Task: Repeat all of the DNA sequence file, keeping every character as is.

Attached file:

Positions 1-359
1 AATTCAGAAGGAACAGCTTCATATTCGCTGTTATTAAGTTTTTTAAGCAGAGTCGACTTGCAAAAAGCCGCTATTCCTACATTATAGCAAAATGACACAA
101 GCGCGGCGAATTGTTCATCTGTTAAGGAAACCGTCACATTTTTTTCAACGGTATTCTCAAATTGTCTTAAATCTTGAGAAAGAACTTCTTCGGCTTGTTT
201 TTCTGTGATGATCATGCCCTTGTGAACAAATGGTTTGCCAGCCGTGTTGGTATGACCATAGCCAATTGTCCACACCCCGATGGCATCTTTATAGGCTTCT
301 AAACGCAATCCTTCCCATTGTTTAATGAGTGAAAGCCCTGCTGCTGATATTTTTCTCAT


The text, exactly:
Positions 1-359
1 AATTCAGAAGGAACAGCTTCATATTCGCTGTTATTAAGTTTTTTAAGCAGAGTCGACTTGCAAAAAGCCGCTATTCCTACATTATAGCAAAATGACACAA
101 GCGCGGCGAATTGTTCATCTGTTAAGGAAACCGTCACATTTTTTTCAACGGTATTCTCAAATTGTCTTAAATCTTGAGAAAGAACTTCTTCGGCTTGTTT
201 TTCTGTGATGATCATGCCCTTGTGAACAAATGGTTTGCCAGCCGTGTTGGTATGACCATAGCCAATTGTCCACACCCCGATGGCATCTTTATAGGCTTCT
301 AAACGCAATCCTTCCCATTGTTTAATGAGTGAAAGCCCTGCTGCTGATATTTTTCTCAT